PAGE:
Two experts addressed students at Northwest Catholic High School in West Hartford to discuss the dangers of vaping.
Submitted by Maureen Scudder, Northwest Catholic High School
Northwest Catholic students are learning real-world skills everyday. How to think, how to work, how to lead, and how to serve are all part of their daily experience. Students at Northwest Catholic are also learning how to ask probing questions and make healthy decisions.
November’s vaping presentation by Jane Reardon, a pulmonary clinical nurse specialist, and Ruth Canovi, the director of advocacy at the American Lung Association in Connecticut, was about the dangers of vaping, and the students were listening.
Canovi’s slides helped the audience answer basic questions about e-cigarettes — what are they, why are they dangerous, and what can students do about it? She explained that e-cigarettes come in various shapes and with different names, but they’re ultimately the same and they’re always pernicious. The big takeaway? There’s no such thing as harmless vaping.
Canovi said that only a year ago most students thought vaping liquid didn’t include nicotine. Today, students are wiser. They’re aware that 99% of e-cigarettes in all their forms contain nicotine. Canovi continued to teach: “Nicotine is a colorless, liquid alkaloid that is also used as an insecticide,” and this disturbing point was not lost on the audience.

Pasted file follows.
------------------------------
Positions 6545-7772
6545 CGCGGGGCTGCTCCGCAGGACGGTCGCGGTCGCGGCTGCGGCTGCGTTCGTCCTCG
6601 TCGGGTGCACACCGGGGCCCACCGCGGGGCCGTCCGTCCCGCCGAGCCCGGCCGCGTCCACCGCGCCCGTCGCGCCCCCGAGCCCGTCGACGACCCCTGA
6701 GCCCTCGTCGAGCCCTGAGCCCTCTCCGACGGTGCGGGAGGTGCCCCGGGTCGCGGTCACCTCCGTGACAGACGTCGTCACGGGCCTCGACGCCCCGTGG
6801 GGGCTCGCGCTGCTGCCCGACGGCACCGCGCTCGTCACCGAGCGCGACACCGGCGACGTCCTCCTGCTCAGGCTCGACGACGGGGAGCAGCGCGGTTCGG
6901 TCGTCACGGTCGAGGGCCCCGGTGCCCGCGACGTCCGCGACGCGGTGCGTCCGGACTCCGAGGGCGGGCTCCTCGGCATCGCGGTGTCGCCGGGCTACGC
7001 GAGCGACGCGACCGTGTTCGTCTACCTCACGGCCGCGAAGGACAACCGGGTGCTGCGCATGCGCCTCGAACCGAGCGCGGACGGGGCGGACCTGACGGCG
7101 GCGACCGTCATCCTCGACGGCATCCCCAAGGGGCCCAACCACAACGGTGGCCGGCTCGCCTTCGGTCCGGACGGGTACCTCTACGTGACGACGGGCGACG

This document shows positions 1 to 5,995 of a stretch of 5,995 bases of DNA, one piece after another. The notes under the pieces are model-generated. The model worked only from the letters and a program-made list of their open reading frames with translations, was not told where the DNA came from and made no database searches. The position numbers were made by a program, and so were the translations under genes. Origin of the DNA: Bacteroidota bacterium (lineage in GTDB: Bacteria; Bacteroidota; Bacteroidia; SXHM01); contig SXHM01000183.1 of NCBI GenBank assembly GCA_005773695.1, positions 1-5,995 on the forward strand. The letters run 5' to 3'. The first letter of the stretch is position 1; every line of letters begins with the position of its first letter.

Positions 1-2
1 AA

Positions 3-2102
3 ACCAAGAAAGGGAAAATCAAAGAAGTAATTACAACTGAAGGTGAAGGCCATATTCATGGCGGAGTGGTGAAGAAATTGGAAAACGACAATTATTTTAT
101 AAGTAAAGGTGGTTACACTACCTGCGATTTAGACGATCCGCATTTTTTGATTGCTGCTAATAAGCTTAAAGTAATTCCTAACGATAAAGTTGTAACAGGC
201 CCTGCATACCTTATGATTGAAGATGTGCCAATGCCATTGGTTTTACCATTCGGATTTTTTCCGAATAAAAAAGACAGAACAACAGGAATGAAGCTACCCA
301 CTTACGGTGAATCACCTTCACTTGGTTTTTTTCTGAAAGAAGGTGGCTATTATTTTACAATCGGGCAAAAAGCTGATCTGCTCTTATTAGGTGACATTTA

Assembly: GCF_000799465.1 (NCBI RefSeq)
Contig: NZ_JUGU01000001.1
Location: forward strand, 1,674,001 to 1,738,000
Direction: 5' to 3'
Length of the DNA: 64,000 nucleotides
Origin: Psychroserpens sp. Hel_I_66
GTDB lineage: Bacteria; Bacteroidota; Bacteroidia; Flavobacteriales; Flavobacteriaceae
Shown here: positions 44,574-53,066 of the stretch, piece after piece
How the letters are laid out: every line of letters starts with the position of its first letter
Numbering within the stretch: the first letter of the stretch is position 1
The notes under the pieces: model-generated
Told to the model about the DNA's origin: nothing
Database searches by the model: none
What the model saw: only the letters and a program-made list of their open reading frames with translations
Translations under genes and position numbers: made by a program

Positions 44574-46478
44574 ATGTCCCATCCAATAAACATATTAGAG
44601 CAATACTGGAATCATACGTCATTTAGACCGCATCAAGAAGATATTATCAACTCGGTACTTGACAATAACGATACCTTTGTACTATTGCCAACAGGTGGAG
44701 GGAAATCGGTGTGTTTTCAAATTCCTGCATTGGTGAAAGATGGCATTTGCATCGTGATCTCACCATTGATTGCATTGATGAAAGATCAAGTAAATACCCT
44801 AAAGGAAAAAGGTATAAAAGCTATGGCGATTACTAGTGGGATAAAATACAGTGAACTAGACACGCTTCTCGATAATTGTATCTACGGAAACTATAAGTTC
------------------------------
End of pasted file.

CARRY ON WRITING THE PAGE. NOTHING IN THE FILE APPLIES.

Canovi also explained that the producers of vaping tanks, mods and chemicals are manipulated to make them easier to smoke and easier to get addicted to. The diabolical element, according to Canovi, is that they target youth and they’re designed to hook their users. Canovi didn’t hold back — she said, “Phillip Morris and other tobacco manufacturers have never had the reputation of putting public health first.” There also all designing their own e-cigarettes to get their cut of the market.
What Canovi wanted the students to fully understand is that these materials are still young and still unregulated. This reality should be terrifying to users. The FDA is not yet regulating a product that is hooking users and landing people in the hospital, and even killing a few victims.
That’s when guest speaker Jane Reardon became most animated. Nurse Reardon, who is also a tobacco control specialist, shared stories of cigarette addiction, referencing one patient who had been able to quit heroin, alcohol, and marijuana but still “cried at night for a cigarette.” Reardon also spoke of the spate of “popcorn lung” patients she’s encountering at Connecticut hospitals and how terrifying these near-death experiences have been for those poisoned by vaping.
Canovi didn’t shy away from sharing gruesome photos of victims of e-cigarette battery fires, and she spoke of the skyrocketing number of visits of toddlers who’ve drank vaping fluid, mistaking it for juice. From “popcorn lung,” when an 18 year old’s lungs looked like an 80 year old COPD patient, to the crippling chain of addiction, Canovi and Reardon shared statistics and stories. After the powerful public service announcement, Northwest Catholic students were better informed. One student even raised her hand to ask the question, “What can we do?” And Ruth Canovi responded, “I’m glad you asked,” then gave sound advice about writing legislators and emailing her personally to join a task force to end vaping.